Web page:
Crane Art Centre, Philadelphia, USA
Image Credit: Anthony Hamiliton
Australian artist Pat Hoffie’s new series International Travel uses a works-on-paper approach to reflect on some of the affects of global networks of communication. ‘Carriers,’ the first aspect of the work, features images of sherpas carrying enormous loads in large four-panel watercolour panels that have been broken down and recomposed, representing the workers are interchangeable units of service. The other, ‘Seven Days’, features vignettes form imaginary apocalypses, each painted in saccharine sweet high key colour palette.
The exhibition is part of an ongoing series that has maintained an enquiry into the changing nature of understanding what constitutes ‘work’ in art. While the artist’s choice of watercolour on paper to depict scenes of such epic weight may at first appear ill-judged, the medium’s use is also an approach adopted by the ‘artist-journeymen’ of former years.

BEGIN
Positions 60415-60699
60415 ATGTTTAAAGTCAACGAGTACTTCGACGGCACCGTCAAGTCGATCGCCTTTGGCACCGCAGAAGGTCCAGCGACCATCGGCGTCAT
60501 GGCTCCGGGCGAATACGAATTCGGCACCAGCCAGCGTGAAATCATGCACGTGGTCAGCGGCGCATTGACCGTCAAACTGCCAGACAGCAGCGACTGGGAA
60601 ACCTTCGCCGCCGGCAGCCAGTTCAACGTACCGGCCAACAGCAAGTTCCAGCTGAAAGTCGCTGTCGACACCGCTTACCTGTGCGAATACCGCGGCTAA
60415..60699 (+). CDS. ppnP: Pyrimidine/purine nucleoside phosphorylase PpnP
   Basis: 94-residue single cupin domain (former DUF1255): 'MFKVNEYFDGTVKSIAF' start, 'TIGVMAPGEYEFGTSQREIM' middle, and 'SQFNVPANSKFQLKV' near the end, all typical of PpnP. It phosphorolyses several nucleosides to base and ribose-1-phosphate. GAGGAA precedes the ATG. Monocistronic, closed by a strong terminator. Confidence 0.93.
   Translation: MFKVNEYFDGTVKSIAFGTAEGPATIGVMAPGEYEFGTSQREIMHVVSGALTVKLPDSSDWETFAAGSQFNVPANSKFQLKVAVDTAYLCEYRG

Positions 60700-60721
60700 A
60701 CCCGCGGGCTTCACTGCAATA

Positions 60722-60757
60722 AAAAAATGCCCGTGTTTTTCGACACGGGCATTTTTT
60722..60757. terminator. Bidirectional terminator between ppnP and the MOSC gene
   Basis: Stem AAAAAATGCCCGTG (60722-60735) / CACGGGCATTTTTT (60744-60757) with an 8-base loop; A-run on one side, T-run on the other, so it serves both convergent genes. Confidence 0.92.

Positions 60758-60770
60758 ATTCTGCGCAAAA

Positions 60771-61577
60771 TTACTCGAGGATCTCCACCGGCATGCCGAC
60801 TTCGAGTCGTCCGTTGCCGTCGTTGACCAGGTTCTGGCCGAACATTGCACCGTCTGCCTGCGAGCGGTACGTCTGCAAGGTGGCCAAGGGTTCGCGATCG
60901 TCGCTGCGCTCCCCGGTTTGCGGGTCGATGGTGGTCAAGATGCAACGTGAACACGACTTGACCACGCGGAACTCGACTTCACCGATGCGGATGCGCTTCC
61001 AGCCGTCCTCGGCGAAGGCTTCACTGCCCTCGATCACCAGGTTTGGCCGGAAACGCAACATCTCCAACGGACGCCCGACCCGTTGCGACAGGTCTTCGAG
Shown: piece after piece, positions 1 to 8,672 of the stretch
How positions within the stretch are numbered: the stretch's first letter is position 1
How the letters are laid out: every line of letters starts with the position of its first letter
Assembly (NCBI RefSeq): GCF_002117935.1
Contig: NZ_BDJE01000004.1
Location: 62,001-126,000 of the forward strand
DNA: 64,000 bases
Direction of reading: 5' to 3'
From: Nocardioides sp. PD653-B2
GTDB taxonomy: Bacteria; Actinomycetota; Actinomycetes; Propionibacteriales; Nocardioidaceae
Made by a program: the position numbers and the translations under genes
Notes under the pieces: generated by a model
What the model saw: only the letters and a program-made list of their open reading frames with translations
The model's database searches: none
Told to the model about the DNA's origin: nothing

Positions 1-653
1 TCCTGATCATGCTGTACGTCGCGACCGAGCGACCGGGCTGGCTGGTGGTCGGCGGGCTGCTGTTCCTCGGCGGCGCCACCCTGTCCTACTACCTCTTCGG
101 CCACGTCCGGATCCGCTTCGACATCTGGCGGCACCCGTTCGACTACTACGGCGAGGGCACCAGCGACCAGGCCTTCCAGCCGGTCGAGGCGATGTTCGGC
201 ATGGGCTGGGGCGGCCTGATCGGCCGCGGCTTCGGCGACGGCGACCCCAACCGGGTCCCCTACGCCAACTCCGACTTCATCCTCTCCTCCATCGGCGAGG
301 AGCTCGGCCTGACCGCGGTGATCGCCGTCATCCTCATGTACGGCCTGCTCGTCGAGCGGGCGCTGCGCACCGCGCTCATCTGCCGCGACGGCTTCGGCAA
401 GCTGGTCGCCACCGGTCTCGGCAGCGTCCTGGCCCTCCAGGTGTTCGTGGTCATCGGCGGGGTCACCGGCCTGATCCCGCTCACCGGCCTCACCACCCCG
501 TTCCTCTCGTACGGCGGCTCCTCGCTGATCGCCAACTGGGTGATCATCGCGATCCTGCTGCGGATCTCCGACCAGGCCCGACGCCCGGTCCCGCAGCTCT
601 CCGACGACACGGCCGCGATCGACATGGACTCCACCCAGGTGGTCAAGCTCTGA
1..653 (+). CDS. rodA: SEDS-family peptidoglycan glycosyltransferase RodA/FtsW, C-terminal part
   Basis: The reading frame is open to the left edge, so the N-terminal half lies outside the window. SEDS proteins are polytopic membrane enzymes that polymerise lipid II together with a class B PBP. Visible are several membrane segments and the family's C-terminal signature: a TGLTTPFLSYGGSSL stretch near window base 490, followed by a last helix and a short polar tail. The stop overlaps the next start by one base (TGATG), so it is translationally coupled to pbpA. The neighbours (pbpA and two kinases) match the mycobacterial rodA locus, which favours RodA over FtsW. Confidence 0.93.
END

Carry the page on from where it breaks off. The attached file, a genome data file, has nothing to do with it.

This exhibition, conceived while walking along the tracks of the Everest Base Camp track in Nepal, painted in Australia and exhibited for the first time at the Crane Centre, Philadelphia, raised questions about the ongoing role of the ‘artist journeyman’ and the extent to which international travel with its globalised perspectives have influenced and/or inhibited art’s capacity to remain relevant.